Chapter 10 Serious
Oscill8 Documentation: Details
Currently, we only have a windows version ready for public use. (Release of a compatible linux version is planned for June 2005). You can get the latest release at SourceForge. Download all installers that you're interested in (the setup and examples installers will give you everything you need as a user) to your hard-drive and double-click them to install. It is highly recommended at this point that you use all the default settings the installer offers. Not doing so may make the current version of the tool unavailable to other tools like the BioSPICE dashboard.
At this point, you should have a working installation of Oscill8. For those eager beavers who aren't inclined to read the rest of this document, there are example ODE files and pre-created workspaces for you to play with in the $OSCILL8_DIR/examples directory. If you have trouble with anything, you can return to this document for help!
Before starting, you need to have the right-hand-sides of your ODE model, along
with initial values for the state variables and parameters, stored in a file.
For lack of a better term, we'll call this file an ODE file. The format of this
file is similar to the ODE format used by
XPPAUT, though somewhat simplified. For those of you who already have ODE
files for XPPAUT, they may very well work just fine for Oscill8 (as is more and more
compatible every day!). If you have trouble creating the workspace with a particular ODE file,
you can try using the "ode_clean.pl" perl script
found in the $OSCILL_DIR/bin directory (see utilites
for details) which will attempt to correct any features it knows Oscill8 doesn't support.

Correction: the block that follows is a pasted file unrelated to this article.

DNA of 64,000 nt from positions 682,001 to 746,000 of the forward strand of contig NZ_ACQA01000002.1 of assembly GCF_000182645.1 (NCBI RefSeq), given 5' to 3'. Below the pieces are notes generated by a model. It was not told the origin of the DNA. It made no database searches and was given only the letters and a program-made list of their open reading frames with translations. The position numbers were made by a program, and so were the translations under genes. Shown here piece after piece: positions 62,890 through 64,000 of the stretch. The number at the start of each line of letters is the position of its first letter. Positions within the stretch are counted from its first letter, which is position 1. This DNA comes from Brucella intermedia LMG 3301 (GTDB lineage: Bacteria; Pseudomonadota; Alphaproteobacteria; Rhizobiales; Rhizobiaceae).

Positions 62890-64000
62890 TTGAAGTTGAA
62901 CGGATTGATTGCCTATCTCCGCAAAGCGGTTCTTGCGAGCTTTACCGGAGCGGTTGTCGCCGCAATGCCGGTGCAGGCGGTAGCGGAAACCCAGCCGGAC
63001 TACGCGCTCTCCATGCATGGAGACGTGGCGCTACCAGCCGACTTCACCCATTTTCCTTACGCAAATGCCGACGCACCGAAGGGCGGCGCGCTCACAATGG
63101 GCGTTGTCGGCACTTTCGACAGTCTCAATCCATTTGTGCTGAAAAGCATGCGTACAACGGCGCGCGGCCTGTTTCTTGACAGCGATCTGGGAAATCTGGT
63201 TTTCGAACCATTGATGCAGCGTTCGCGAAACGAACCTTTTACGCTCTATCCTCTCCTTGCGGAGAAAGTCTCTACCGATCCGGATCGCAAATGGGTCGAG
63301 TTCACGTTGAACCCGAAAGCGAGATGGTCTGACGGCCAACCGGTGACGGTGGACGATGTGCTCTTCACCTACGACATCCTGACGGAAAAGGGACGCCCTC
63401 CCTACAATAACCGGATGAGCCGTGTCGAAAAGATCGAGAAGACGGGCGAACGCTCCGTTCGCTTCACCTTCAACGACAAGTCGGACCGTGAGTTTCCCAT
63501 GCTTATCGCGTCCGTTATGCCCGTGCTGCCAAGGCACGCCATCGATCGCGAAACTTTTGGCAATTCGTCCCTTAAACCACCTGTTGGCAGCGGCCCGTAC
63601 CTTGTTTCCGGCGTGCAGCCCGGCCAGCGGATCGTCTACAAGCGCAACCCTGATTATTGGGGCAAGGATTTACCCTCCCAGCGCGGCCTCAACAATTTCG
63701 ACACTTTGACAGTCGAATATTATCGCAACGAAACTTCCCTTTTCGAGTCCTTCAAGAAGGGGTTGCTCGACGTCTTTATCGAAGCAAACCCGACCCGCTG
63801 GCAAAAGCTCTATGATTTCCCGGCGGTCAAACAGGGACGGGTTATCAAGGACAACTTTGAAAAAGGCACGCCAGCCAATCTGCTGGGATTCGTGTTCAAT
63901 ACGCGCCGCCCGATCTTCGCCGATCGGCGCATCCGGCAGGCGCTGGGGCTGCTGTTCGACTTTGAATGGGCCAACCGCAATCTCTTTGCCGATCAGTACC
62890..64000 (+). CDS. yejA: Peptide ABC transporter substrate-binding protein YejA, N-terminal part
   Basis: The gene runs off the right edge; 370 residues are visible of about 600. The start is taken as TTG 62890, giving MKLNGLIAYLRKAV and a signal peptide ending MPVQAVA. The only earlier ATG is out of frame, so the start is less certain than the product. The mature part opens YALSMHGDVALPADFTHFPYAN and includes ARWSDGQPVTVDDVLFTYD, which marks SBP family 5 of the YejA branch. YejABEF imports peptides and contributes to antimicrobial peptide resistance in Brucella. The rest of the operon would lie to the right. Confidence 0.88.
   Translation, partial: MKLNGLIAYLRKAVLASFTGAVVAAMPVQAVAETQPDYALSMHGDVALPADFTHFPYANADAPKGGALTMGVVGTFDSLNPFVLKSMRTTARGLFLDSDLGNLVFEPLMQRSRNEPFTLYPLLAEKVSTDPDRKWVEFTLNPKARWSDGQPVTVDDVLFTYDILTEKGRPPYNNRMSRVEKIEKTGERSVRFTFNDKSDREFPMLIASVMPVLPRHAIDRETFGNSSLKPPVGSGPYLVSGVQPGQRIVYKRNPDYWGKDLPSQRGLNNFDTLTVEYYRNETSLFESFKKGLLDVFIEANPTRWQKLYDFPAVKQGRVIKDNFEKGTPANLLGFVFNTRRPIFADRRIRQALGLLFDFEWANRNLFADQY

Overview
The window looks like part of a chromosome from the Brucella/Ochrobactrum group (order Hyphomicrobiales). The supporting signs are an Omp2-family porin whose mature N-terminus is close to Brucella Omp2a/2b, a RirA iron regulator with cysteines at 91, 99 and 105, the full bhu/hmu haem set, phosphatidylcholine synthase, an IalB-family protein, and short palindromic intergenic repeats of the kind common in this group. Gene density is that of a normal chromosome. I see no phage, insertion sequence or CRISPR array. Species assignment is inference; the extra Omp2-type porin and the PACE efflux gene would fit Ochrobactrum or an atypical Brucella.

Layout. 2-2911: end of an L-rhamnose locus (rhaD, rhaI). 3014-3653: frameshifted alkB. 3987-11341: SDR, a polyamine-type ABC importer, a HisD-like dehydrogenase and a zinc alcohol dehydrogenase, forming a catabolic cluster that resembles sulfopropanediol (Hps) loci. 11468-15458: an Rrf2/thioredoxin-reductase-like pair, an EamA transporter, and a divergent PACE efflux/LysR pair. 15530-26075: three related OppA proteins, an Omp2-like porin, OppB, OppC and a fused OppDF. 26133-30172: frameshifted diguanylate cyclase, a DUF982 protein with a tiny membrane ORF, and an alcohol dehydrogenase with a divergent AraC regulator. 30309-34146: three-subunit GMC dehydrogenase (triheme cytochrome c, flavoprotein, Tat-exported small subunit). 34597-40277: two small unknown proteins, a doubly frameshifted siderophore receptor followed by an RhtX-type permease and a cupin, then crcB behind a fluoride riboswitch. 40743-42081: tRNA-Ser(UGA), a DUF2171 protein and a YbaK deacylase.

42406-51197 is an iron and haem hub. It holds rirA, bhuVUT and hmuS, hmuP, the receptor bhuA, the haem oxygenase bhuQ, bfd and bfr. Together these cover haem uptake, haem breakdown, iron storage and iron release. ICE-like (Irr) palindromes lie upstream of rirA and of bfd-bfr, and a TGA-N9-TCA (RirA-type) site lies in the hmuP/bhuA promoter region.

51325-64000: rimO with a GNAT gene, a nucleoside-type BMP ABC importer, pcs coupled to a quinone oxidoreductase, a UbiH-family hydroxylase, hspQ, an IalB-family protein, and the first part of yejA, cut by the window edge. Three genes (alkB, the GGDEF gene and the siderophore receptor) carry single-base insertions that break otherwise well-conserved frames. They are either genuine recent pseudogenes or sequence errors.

Warning: For those of you modeling physical systems,
note that in order to do proper bifurcation analysis, it is
vital that you remove all conserved quantities from your
differential equations. Failing to do so can lead to singularities
(and possibly unexpected results in the early version of the code) while conducting
For those of you in the Biology community, you can also now import SBML files. This conversion is automatic (for files with the .xml or .sbml extension) if (and only if) you have JigCell installed, version >= 6.0.1. Warning: until version 1.2 of Oscill8 (see the roadmap for planned release dates), we Oscill8's model parser doesn't accept functional expressions. If you have an SBML file with functional expressions, then you'll need to use JigCell by hand to convert to ODE. Then you can use the "ode_clean.pl" perl script found in the $OSCILL_DIR/bin directory (see utilitesfor details) to make the file compatible with the current version of Oscill8.
If you don't have a particular model system in mind right now, you can use one of the examples included in the distribution. Look in the $OSCILL8_DIR/examples/ode diretory.
Now, with the ODEs in hand, we need to import them into Oscill8. This can be done
in one of two ways:
Once you've created and are in a workspace, you'll notice that several new menu choices have appeared, including the "Workspace" and "Run" menus. In addition, you'll see an area to the left of the workspace, which is the run navigation area. As you do your analysis, this will be the place to return to access and modify what it is you have created. If at any time you would prefer not to see this run navigation area, simply click View->Run History, and you'll toggle the run navigation off. Another area that is not visible by default is the Run Notes, which appears just below the main graphing area (the bulk of the interface is the graphing area). You can toggle this feature on and off via the View menu as well.